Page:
The six AFL coaches you need to know ahead of the 2021 season

A new AFL season has arrived, and much like the Premier League and the NFL, a large portion of intrigue surrounds the men in charge.

Published: 17 March 2021 - 6.20pm

Who will propel their team from outside the top eight into premiership contention? Who will create the blueprint for dismantling Richmond?

Plenty of AFL coaches are under the pump at this time of year, with the fortunes of the next six months dictating their longevity in the role. 

Melbourne’s Simon Goodwin, Collingwood’s Nathan Buckley and Greater Western Sydney’s Leon Cameron face the most pressure ahead of the new season. Time will tell how their sides fare in 2021.

But before the season starts on Thursday, live on BT Sport, we want to draw your attention to the six coaches you need to know more about. 

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Damien Hardwick (Richmond)

It is hard to believe now, but only a handful of years ago Hardwick was facing the sack after failing to win a single final in his first seven years at the helm of what was then a fallen giant.

Imagine Chelsea or Manchester United sticking by a coach for that long without success. Mauricio Pochettino didn’t even get that long at Tottenham.

Now Hardwick is a three-time premiership winning coach, having guided the Tigers all the way in three of the past four years.

He is now one of the greatest coaches of the modern era and Richmond are a goliath, poised to go become only the fourth club since the 1940s to go back-to-back-to-back.

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Alastair Clarkson (Hawthorn)

Remarkably you only have to go back to 2015 to find the last team to complete the almost-impossible three-peat.

Clarkson led the Hawks to that stunning achievement then, adding those three flags to the one they won in 2008.

Hawthorn have tumbled down the ladder in recent years, but Clarkson is still regarded as the Bill Belichick of the AFL.

No one changes the way the game is played like the four-time premiership coach.

Many expect him to find ways to exploit the new man-on-the-mark rule and most don’t believe his best is behind him. 

Nathan Buckley (Collingwood)

Unlike Hardwick and Clarkson, the ultimate prize still eludes one of Collingwood’s greatest ever players who has coached the club for nine years.

Much like Steven Gerrard who never won the Premier League during his decorated career at Anfield, Buckley lost two Grand Finals as a player and now one as a coach.

The Magpies have played eight finals in the past three years, losing the 2018 decider by less than a goal, but are on a steady decline meaning 2021 is crucial for Buckley.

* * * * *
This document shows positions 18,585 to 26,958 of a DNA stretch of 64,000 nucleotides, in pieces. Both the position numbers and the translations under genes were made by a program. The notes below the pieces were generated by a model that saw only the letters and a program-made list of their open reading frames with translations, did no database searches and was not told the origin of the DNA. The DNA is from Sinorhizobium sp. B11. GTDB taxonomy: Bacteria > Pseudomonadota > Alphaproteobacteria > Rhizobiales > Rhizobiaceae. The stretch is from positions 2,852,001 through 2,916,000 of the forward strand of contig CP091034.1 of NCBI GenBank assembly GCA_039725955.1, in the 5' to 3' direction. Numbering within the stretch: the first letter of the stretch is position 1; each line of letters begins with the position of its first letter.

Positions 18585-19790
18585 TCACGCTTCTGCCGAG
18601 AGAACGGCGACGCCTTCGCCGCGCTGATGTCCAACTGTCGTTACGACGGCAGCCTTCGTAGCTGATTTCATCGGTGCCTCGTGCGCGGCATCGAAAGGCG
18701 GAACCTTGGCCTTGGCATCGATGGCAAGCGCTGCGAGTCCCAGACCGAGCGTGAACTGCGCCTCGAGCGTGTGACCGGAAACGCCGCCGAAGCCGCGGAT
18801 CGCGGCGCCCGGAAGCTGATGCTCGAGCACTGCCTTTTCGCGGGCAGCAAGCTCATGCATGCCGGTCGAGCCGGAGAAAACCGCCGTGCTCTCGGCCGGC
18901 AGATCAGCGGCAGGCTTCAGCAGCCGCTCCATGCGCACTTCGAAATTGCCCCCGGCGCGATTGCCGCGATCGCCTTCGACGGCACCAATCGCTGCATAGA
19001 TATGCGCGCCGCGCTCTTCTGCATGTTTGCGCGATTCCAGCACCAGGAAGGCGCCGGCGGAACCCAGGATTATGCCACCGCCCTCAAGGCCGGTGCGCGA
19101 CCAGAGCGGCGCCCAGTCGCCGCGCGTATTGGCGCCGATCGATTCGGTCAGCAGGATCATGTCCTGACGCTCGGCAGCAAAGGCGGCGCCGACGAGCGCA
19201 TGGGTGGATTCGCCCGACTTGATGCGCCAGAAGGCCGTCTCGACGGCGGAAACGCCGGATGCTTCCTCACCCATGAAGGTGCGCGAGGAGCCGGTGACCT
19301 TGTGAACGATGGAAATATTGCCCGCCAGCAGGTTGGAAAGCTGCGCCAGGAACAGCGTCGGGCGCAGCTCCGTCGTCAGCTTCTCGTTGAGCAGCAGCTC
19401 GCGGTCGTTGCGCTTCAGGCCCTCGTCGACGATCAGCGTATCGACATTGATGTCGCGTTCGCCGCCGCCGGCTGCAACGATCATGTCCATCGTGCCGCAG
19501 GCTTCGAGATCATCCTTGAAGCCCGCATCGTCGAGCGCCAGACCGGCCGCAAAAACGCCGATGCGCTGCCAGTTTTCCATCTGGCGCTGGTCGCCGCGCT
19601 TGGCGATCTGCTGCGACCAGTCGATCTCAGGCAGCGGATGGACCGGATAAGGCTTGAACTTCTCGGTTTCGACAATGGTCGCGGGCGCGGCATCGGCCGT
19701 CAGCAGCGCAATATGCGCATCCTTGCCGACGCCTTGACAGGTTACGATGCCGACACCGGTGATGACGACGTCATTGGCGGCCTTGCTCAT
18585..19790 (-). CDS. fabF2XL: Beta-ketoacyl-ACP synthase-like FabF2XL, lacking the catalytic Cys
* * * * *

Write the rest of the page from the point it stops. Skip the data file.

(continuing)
Collingwood are the biggest club in town and will be a big story this season, no matter what happens. 

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Chris Scott (Geelong)

Not many coaches in the AFL win the premiership in their first season, but that was Scott in 2011 after taking over a team who had won two flags in the previous four years.

Now ten years on, the Cats haven’t gone all the way again despite being in contention for most of the past decade.

Scott’s home and away record of more than 70 per cent is better than anyone who has coached more than 70 games in the history of the game.

His problem is in September, where the Cats have lost 13 of 21 finals under his watch, including last year’s Grand Final against Richmond.

They have doubled down since then, signing three massive names during the trade period. It is almost now or never for Geelong.

Ken Hinkley (Port Adelaide)

This time last year, no coach was under more pressure than Hinkley. Port Adelaide hadn’t won a final since 2014 and the jungle drums were beating.

Then the Power produced a stunning 2020, sitting on top of the ladder for the entire season before falling by a goal to eventual premiers Richmond in the preliminary final.

Now there is no doubt that Hinkley is the man to lead Port Adelaide to its first flag since 2004. Many believe the Power are the Tigers’ biggest threat this season. 

Luke Beveridge (Western Bulldogs)

When Beveridge guided the Bulldogs all the way in 2016 and ended a 62-year premiership drought in the process, there was no man more popular in Australia.

But times have changed since then. Beveridge is still highly respected, but the small club from Melbourne’s west haven’t won a final since.

The Western Bulldogs have played in the past two finals series, but they need to start winning finals again.

They have one of the best midfields in the AFL right now and should contend this September.